TheNigerianVoice Online Radio Center

N1tn spent on N'Assembly members in eight years - Ezekwesili

By The Rainbow
Click for Full Image Size
Listen to article


Nigeria spent over  N1tn on  the National Assembly members   in the last eight years, according to a former Minister of Education, Mrs Oby Ezekwesili.

'Since 2005, the National Assembly members alone have been allocated N1tr,''Ezekwesili said.

Ezekwesili, a former World Bank vice president for Africa, in a keynote address delivered during one-day dialogue session on the 'Cost of governance in Nigeria, ' said  that  banks earned N699bn as interests last year  on loans secured by the government.


She was uncomfortable that '82 per cent of Nigeria's budgetary cost goes for recurrent expenditure.'

To buttress her claim that  much was being spent   servicing those in government, she said that   ' a research conducted in the United Kingdom identified Nigerian legislators as being the highest paid in the world.'

Ezekwesili, who was also a former minister of Solid Mineral in Nigeria, challenged civil society  groups to demand a mini-national dialogue that centres on good governance  and the the release of the Steve Oronsaye report on Rationalisation and Restructuring of Federal Parastatals, Commissions and Agencies.

'There should be effective demand by civil society groups of the report of the   Oronsaye report. You should also demand  a mini-national transparent dialogue because it touches on the heart of  good governance', she stated.

She also pointed out that  one of the greatest mistakes of the Olusegun Obasanjo administration under which she served twice as a minister was that Nigeria delved into democracy without necessarily doing away with a  military mindset.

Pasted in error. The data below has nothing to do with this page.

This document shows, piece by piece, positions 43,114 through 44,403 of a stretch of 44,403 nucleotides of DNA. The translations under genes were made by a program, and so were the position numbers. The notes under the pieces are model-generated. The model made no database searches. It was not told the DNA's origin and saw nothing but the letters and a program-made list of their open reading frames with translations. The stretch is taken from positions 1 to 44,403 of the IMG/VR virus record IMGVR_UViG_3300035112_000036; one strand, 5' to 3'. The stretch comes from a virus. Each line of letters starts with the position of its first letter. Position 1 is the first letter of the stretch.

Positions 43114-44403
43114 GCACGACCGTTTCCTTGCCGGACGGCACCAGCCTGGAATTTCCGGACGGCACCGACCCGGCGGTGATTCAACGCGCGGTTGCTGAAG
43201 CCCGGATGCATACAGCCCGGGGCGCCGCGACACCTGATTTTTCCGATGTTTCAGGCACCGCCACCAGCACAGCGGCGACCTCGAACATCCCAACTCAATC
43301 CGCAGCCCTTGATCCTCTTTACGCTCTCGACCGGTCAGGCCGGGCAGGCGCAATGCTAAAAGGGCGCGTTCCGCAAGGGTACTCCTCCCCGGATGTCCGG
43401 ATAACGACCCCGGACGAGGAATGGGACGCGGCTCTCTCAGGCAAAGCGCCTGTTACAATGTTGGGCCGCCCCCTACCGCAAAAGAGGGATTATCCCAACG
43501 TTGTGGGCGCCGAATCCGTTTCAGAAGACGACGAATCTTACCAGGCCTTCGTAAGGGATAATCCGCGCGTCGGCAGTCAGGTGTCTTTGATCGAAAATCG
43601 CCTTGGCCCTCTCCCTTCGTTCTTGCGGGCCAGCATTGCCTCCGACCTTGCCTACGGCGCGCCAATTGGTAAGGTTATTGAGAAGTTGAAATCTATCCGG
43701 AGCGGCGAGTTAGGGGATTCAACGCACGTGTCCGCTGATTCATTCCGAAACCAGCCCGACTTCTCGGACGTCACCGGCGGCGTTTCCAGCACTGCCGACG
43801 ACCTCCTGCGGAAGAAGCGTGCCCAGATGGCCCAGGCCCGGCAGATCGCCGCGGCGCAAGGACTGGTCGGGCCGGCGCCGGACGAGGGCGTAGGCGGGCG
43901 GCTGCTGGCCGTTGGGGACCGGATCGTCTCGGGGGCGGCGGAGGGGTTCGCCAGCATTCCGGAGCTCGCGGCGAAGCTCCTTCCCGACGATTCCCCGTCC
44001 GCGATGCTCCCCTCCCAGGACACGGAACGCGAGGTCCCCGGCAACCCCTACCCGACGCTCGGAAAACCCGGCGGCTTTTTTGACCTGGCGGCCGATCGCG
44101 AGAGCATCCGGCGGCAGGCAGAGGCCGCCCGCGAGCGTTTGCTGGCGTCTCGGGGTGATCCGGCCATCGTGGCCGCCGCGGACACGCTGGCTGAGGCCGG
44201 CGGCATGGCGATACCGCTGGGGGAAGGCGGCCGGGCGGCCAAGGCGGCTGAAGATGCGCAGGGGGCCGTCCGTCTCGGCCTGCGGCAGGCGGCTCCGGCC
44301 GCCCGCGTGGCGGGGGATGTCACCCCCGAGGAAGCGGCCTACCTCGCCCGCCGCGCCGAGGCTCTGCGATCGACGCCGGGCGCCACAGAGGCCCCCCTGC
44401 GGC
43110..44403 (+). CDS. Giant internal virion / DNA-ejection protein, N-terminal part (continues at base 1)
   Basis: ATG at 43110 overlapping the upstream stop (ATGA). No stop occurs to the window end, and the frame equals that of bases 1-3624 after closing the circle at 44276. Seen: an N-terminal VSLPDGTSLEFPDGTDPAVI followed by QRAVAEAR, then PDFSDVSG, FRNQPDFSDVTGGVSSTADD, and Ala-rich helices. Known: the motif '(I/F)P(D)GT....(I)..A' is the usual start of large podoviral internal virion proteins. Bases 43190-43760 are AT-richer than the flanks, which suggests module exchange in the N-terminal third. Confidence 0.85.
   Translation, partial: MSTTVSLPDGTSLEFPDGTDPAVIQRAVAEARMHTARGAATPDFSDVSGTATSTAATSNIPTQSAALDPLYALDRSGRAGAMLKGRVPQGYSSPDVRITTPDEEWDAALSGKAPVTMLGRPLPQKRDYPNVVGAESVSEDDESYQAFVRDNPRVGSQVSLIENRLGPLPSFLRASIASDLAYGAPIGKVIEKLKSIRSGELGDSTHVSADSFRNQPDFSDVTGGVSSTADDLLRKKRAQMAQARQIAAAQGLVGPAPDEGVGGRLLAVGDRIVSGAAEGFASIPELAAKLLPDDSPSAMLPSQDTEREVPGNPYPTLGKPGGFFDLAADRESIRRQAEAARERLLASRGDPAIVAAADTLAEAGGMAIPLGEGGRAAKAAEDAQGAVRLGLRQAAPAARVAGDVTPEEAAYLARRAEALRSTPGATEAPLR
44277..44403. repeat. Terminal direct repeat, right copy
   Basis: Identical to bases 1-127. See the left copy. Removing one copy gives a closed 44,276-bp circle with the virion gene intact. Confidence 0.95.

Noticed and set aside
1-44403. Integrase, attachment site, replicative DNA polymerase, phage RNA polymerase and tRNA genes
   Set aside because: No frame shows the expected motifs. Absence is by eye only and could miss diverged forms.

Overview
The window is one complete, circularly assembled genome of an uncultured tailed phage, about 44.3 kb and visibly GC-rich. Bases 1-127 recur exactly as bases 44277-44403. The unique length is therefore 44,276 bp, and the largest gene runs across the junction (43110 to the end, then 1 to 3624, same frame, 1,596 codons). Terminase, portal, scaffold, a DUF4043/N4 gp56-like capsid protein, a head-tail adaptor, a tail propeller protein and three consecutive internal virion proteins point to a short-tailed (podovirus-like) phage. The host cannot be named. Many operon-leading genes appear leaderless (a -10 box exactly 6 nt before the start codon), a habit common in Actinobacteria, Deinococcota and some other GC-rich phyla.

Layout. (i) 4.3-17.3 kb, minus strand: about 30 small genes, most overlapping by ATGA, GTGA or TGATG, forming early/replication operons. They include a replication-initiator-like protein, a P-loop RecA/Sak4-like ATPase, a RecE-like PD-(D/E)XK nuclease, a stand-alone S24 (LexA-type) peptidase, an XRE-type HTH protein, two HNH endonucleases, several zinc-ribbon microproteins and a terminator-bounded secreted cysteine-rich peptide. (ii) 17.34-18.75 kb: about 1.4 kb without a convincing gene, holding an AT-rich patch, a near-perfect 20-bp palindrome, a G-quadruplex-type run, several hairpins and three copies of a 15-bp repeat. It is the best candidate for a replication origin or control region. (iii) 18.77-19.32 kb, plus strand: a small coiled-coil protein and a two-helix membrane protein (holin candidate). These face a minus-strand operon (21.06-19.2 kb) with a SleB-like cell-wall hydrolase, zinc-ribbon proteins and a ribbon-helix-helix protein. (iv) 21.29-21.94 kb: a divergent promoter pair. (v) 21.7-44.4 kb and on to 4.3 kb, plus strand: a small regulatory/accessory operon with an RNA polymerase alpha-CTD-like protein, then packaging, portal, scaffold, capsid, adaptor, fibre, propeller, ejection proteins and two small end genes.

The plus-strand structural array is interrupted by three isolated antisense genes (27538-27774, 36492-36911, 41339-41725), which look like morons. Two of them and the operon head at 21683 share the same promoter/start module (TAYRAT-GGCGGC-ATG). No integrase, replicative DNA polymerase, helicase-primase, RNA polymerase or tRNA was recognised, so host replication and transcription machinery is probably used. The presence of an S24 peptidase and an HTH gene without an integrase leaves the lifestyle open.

'There is a drawback to the military era.  One major mistake of the government under which I served was that we simply got into democracy and did not spend reasonable time  getting   every citizen;  every leader and every institution to do away with    militaristic ethos and principles from their minds,' Ezekwesili added.

According to her, the social dilemma which the country  currently finds itself would be overcome if stakeholders, especially lawmakers,   consider  part-time legislation as a means of  bringing  down the cost of governance.

She said  part-time lawmaking  would  ensure that the right people got into governance.

'Things will improve through part-time legislation. It will also reduce  the number of people who will go into the National Assembly. You must have means of livelihood so that you won't have to depend on public funds, 'she said.

The former minister argued  that Nigeria's problem was not the system of  governance  but  more of the kind of people managing it.

Ezekwesili said while other countries were  moving forward technologically, Nigeria was trapped by oil, a natural resource which it loses a revenue of about  $1.6bn annually.

She said, 'When I was in government, I was totally  debating  public  policies. We must debate public policies as a nation because if we don't do so, we will make silly mistakes because we don't involve the stakeholders. So policy debates must be encouraged.

'The culture of personalising policy dialogues must stop. When you have a problem, you don't leave the problem and begin to chase other matters.

'I feel sorry for any person who is fairly okay in this nation and doesn't care about the poor because there will be an implosion. Whatever treatment that is given to the poor and vulnerable in the society must matter to everybody because except we have social inclusion in the society, we stand the danger of implosion.  This  has happened in other countries which ignored the vulnerable people.'

In his speech, the Executive Director of CISLAC,  Ibrahim Rafsanjani, condemned the cost of governance in Nigeria.

He said, 'There is  recent media report of our National Assembly members being the highest paid in the world. The size of the  cabinet at the executive level, including the retinue of superfluous aides and special assistants,   is alarming. The fact that the  10 planes  in the Presidential fleet   gulp N9.08bn annually is something that must be looked into.'